According to the census, the number of days employees would be happy to spend in the office (1.9) was lower than the average amount of days they were being asked to (2.2). A disconnect which has turned into a chasm in some corners of the industry.

Just as we would berate politicians for being disconnected when they don’t know the price of a pint of milk, industry leaders need to recognise the genuine impact of the rising cost of commuting and the lack of affordability of childcare. This is particularly acute for parents of children with additional needs.

This year I have had far too many conversations with women who have been pushed to the brink. Broken by leaders completely disconnected from the reality of their lives. These impactful leaders have closed the door on decade-long careers, not just because of a lack of flexibility, but a fundamental lack of compassion.

The truth is that we have collectively lost the art of listening. We sit in meetings waiting to speak. We fixate too hard on our own frustrations. This in turn means we lose connection with each other. We lack the grace to understand the lived experiences of other people.

When you consider ONS data showing that hate crimes on the basis of sexual orientation are up by 112% in the last five years, it is clear that silence is complicity. The ‘go woke and go broke’ narrative is a toxic comfort blanket for leaders who are frightened of change.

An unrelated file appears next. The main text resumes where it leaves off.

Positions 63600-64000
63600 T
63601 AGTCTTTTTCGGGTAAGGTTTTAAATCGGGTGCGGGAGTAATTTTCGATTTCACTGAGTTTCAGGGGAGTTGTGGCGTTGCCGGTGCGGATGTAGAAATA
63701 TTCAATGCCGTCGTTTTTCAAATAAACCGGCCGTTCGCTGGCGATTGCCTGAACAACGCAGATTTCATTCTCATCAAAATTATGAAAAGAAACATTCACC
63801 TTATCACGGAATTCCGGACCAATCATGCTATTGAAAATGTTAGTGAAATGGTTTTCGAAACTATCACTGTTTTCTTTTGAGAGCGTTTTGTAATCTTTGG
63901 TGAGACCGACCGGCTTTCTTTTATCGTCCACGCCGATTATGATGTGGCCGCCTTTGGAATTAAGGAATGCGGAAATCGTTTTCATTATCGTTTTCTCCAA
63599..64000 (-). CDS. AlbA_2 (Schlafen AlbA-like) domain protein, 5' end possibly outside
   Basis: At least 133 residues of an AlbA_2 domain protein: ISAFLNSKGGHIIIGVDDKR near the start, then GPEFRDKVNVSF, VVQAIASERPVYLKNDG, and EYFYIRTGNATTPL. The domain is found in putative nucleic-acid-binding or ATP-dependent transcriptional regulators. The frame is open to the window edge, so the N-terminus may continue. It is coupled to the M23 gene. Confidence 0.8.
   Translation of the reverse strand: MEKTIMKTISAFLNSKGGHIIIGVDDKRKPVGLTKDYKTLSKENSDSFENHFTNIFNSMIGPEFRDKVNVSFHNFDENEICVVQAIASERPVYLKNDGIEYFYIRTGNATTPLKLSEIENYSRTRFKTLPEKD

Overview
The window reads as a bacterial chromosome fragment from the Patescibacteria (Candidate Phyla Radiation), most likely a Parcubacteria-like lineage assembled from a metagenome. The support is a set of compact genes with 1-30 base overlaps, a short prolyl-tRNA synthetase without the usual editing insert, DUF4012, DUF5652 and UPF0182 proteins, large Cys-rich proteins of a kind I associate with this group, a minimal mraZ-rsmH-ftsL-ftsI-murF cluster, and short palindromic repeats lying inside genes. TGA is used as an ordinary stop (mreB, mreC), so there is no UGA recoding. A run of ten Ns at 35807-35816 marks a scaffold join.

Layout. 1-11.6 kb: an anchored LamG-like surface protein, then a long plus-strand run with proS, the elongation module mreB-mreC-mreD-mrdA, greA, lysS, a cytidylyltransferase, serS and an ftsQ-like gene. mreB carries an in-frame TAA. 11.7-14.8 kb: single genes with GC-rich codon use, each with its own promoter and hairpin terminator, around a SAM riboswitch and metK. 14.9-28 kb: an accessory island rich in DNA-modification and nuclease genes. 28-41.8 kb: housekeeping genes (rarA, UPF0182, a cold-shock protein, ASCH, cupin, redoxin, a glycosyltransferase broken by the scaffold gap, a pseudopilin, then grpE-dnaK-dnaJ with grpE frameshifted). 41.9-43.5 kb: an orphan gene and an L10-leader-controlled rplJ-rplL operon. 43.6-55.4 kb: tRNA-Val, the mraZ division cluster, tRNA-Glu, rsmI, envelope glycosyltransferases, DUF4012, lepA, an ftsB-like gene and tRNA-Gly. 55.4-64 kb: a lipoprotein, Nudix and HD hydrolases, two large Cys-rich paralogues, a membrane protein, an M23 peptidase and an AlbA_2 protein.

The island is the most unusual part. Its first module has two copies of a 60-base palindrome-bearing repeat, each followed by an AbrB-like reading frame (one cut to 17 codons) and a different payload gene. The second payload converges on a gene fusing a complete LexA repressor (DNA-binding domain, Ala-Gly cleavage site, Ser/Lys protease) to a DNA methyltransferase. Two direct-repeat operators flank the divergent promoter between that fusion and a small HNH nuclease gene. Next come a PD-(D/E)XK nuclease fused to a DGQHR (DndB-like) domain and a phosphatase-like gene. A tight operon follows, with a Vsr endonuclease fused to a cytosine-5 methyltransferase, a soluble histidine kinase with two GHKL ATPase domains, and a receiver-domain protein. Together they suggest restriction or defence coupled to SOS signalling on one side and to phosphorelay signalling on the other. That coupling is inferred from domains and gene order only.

We must move beyond fear. We must tackle backlash culture and hate speech collectively as an industry. We must be better allies and push for acceptance without exception.

Let’s gain the grit to open doors within ourselves to have more uncomfortable conversations that challenge the narrow lens of our own experiences and bias.

The privilege of pressure

Change is challenging, yet full of promise. The new year will bring with it the unpredictable energy of new ideas. These new solutions and previously unthinkable opportunities for creators will only achieve their full potential if we open our minds.

The innovative and unexpected ways to retain talent that are so sorely needed are in our grasp. We must make space to listen because these ideas will come from everyone and everywhere.

There are many challenges for women in the creative industry. But if we wait for the perfect time to solve them, that time will never come. As organisations and individuals perfection is a suffocating goal, one that stifles creativity and growth. Always aim for progress above all else.

Pressure is a privilege. Yet we have to ensure that pressure is punctured by the moments that matter most. So block your diary and stop blocking your ears to the needs of your team.

Without listening we will lose the people we need most to create a more resilient, resourceful and respectful approach to leadership.

Nicola Kemp has spent over two decades writing about diversity, equality and inclusion in the media. She is now editorial director of Creativebrief. She writes for The Media Leader each month.

Career Leaders: The Media Leader‘s weekly supplement with thought leadership, news and analysis dedicated about media careers, training, development and wellbeing.